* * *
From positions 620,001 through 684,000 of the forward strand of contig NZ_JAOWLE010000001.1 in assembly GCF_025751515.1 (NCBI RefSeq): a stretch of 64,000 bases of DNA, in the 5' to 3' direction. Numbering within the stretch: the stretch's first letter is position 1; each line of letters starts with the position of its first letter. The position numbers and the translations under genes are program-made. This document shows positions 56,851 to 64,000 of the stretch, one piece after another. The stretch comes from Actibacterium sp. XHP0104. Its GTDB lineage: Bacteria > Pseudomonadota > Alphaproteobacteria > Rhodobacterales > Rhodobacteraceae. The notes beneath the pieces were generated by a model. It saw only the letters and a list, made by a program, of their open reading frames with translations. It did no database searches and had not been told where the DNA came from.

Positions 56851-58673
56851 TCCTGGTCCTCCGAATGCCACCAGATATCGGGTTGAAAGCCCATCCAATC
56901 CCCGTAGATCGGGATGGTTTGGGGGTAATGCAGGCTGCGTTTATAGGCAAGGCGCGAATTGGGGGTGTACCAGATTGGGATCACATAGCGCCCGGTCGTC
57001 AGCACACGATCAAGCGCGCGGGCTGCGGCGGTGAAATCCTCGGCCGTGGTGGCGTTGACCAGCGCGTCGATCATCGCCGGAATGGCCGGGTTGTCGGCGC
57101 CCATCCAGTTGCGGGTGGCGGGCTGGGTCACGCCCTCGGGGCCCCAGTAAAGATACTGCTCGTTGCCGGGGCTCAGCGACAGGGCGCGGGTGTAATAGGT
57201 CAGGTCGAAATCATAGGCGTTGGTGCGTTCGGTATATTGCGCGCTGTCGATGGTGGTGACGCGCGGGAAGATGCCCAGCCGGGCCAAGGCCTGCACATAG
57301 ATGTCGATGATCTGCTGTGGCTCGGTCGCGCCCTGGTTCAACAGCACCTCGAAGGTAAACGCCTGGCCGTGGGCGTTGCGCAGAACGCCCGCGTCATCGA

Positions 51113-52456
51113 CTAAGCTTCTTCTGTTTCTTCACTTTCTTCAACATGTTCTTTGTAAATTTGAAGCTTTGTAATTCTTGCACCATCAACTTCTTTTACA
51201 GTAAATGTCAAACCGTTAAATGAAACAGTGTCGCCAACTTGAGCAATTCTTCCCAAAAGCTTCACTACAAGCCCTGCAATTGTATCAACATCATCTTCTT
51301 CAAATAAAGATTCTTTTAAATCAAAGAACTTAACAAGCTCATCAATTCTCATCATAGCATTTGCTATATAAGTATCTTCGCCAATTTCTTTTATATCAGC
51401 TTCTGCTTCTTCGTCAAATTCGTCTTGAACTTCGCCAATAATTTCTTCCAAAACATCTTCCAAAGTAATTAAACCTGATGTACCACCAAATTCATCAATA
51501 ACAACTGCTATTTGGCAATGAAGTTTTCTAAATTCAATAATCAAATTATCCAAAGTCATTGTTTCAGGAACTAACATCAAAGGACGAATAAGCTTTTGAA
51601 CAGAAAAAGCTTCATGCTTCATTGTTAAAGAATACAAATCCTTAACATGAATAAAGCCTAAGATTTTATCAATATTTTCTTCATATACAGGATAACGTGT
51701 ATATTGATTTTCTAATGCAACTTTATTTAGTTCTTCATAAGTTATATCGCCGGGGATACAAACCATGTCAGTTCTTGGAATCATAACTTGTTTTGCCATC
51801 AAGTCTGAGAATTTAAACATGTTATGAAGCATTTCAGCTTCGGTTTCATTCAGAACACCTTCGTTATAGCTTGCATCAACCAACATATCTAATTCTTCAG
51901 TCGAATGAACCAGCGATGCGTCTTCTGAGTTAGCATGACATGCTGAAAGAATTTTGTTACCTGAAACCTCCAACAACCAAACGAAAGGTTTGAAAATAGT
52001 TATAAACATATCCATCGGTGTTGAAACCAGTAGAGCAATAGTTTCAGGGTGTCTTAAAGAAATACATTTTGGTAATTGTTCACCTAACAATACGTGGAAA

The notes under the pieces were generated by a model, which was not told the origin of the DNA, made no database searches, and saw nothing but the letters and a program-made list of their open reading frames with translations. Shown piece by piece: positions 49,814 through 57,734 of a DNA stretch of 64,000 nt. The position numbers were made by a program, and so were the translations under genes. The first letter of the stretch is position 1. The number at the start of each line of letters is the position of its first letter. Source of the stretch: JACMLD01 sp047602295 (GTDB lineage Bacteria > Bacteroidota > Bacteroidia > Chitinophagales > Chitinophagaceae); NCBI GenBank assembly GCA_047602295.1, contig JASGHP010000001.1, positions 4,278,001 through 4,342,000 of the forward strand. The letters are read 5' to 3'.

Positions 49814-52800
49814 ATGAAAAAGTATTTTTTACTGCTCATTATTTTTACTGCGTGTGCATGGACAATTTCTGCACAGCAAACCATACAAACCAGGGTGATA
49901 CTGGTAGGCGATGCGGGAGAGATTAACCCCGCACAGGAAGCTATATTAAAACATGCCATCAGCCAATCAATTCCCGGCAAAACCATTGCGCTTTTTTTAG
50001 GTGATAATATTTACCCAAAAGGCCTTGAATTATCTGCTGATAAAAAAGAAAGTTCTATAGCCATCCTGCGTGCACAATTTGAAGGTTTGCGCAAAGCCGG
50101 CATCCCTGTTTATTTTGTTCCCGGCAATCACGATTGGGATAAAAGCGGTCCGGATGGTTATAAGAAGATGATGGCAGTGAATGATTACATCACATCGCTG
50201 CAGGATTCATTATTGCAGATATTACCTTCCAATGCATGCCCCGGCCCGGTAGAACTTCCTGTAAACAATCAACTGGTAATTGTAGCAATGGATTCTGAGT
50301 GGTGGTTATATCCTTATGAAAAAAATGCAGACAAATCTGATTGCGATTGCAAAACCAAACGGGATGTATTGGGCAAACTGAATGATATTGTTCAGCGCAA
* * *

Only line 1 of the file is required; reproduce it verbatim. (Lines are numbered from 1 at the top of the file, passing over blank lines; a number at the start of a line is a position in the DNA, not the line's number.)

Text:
From positions 620,001 through 684,000 of the forward strand of contig NZ_JAOWLE010000001.1 in assembly GCF_025751515.1 (NCBI RefSeq): a stretch of 64,000 bases of DNA, in the 5' to 3' direction. Numbering within the stretch: the stretch's first letter is position 1; each line of letters starts with the position of its first letter. The position numbers and the translations under genes are program-made. This document shows positions 56,851 to 64,000 of the stretch, one piece after another. The stretch comes from Actibacterium sp. XHP0104. Its GTDB lineage: Bacteria > Pseudomonadota > Alphaproteobacteria > Rhodobacterales > Rhodobacteraceae. The notes beneath the pieces were generated by a model. It saw only the letters and a list, made by a program, of their open reading frames with translations. It did no database searches and had not been told where the DNA came from.